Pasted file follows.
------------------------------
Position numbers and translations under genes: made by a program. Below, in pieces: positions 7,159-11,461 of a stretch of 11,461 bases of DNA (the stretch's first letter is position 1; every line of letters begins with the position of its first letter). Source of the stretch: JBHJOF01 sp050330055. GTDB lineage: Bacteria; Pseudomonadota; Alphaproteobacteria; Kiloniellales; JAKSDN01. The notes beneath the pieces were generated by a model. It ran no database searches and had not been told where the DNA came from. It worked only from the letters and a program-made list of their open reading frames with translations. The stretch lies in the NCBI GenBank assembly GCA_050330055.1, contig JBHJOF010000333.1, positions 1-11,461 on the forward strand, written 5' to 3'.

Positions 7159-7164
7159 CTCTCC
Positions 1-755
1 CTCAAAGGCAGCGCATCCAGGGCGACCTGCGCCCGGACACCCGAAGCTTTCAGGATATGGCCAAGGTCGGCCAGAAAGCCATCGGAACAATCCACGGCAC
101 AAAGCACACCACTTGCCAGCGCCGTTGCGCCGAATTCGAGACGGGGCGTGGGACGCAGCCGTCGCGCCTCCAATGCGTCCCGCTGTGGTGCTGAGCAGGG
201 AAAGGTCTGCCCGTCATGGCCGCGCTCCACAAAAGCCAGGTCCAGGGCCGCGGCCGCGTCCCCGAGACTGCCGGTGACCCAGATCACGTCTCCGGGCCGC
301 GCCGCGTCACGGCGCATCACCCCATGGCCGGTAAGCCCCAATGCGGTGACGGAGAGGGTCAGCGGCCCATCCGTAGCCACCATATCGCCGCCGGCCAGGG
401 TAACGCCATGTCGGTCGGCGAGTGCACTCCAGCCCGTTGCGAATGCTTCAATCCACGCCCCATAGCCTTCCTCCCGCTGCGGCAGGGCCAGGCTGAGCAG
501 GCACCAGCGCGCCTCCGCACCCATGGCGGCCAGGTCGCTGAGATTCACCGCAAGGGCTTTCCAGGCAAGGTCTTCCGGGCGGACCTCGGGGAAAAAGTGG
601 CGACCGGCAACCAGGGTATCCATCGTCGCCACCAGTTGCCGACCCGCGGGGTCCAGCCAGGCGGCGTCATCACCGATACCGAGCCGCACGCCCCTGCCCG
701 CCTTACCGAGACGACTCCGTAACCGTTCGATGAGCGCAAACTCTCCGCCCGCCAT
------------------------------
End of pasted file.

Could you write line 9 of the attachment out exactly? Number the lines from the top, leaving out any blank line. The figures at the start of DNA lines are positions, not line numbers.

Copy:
401 TAACGCCATGTCGGTCGGCGAGTGCACTCCAGCCCGTTGCGAATGCTTCAATCCACGCCCCATAGCCTTCCTCCCGCTGCGGCAGGGCCAGGCTGAGCAG